Joanne Baker is the President and Managing Director of Righteous Pups Australia, Inc.  She holds a Bachelor of Arts in Intercultural Studies, a Graduate Diploma in Min, and her Certificate in Workplace Training from Tabor Bible College in Sydney, Australia.  In addition, she earned her Certificate IV in Professional Dog Training through the National Dog Trainers Federation.  She also has a Master of Science – Canine Science through Bergin University of Canine Studies in Santa Rosa, California.




Thomas Beeson is the Chief Criminal Investigator for the Terrebonne Parish District Attorney’s Office.  With over 46 years in law enforcement, he holds the rank of Captain with the Sheriff’s office.  He has 30 years’ experience with the SWAT team, the K-9 Division, as shift commander, and as Assistance Commander of the Narcotics Unit.  He has been working with his facility dog for over six years, and they average 120 interviews a year and have been on about twelve jury trials.



Kim Carroll is a Senior Victim Advocate with the Thurston County Prosecuting Attorney’s Office in Olympia Washington where she is currently assigned to the Felony Domestic Violence Team. Ms. Carroll has been employed as an advocate with Thurston County for over 21 years, serving victims from a variety of crimes such as Domestic Violence, Sexual Assault, Child Abuse and General Felony type crimes.  Ms. Carroll holds a Bachelor of Arts Degree with double majors in Criminal Justice and Sociology from Central Washington University.  She is also a credentialed Advanced Level Advocate by the National Organization for Victim Assistance. Recently she has been certified as a Program Leader by the Courthouse Dogs Foundation for the inclusion of Accredited Facility Dogs in the legal system in accordance with best practices.  Ms. Carroll often presents to local high schools and law enforcement agencies on best practices in the field of Domestic Violence, Crime Victim Rights, and the incorporation of a Courthouse Facility Dog in victim services.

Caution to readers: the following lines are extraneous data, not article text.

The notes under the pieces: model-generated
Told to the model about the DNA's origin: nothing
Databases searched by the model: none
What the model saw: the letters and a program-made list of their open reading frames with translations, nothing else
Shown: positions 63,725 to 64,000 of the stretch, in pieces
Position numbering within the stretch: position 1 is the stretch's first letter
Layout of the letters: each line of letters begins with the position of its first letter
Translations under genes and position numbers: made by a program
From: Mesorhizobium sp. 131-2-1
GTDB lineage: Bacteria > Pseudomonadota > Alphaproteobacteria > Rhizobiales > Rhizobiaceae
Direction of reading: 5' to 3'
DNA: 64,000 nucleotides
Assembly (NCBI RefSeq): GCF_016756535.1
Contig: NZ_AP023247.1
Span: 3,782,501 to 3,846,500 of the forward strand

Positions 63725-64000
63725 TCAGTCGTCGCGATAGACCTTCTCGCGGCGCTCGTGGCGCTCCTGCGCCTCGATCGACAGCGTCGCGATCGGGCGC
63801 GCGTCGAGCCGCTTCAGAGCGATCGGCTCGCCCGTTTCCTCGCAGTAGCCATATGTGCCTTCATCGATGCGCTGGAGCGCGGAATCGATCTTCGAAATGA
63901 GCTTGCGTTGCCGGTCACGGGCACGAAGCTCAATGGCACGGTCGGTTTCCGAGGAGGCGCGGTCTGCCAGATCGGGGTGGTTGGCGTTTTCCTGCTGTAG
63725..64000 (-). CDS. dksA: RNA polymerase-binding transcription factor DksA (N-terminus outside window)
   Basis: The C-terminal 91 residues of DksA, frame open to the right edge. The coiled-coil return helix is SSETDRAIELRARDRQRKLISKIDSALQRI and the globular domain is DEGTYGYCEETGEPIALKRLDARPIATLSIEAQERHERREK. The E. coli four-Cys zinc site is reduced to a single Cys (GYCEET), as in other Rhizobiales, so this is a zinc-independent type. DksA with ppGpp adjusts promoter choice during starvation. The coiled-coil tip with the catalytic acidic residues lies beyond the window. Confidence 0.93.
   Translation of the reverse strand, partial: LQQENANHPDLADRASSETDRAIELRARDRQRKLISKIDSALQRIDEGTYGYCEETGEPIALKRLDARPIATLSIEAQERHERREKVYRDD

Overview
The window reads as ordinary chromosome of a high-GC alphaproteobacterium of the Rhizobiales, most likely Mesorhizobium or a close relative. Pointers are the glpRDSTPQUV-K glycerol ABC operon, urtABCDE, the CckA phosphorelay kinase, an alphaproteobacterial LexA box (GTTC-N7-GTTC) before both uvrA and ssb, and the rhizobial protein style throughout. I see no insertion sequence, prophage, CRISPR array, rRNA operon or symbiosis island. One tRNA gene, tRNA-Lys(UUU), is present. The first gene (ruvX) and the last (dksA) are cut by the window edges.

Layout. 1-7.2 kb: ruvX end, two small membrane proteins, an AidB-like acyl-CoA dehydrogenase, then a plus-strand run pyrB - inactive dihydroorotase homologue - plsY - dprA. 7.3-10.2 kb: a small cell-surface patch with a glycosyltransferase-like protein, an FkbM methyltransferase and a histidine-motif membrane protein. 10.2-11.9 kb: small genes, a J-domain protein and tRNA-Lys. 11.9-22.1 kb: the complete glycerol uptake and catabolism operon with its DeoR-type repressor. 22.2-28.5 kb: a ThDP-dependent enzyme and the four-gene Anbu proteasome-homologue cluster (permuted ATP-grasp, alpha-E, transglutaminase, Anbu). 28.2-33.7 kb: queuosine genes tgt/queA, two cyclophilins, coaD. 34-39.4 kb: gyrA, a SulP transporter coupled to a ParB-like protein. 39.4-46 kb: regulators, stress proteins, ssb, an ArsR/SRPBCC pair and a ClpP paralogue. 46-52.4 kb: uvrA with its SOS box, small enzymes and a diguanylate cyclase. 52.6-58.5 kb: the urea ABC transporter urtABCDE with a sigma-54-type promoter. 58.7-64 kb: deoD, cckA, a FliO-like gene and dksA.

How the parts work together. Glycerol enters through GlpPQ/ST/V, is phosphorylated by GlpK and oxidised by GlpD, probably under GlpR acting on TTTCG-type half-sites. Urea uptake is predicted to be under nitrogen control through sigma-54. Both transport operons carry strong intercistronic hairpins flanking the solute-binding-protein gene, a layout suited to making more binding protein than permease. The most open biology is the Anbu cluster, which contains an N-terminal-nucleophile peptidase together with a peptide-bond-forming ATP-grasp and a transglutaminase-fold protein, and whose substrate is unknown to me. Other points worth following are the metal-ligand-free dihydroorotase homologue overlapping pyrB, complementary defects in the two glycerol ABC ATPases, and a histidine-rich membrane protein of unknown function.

Carrie-Leigh Cloutier is the Chief Executive Officer of the Chaves County CASA Program in Roswell, New Mexico.  Her program serves thousands of children every year in a constellation of programs that include Court Appointed Special Advocates, Supervised Visitation, two Children’s Advocacy Centers, Youth Programs, Courthouse Facility Dogs, Alternative Education, Therapy, a Family Resource Center, Crisis Response Team, and more.  She is proud to be the handler of Zia the Courthouse CASA Dog.  Carrie-Leigh is non-profit consultant and public speaker, as well as a yoga and meditation teacher.


Camille Cooper serves as the vice president of public policy at RAINN, where she leads efforts at the federal and state level to improve the criminal justice system, prevent sexual assault, and ensure justice for survivors.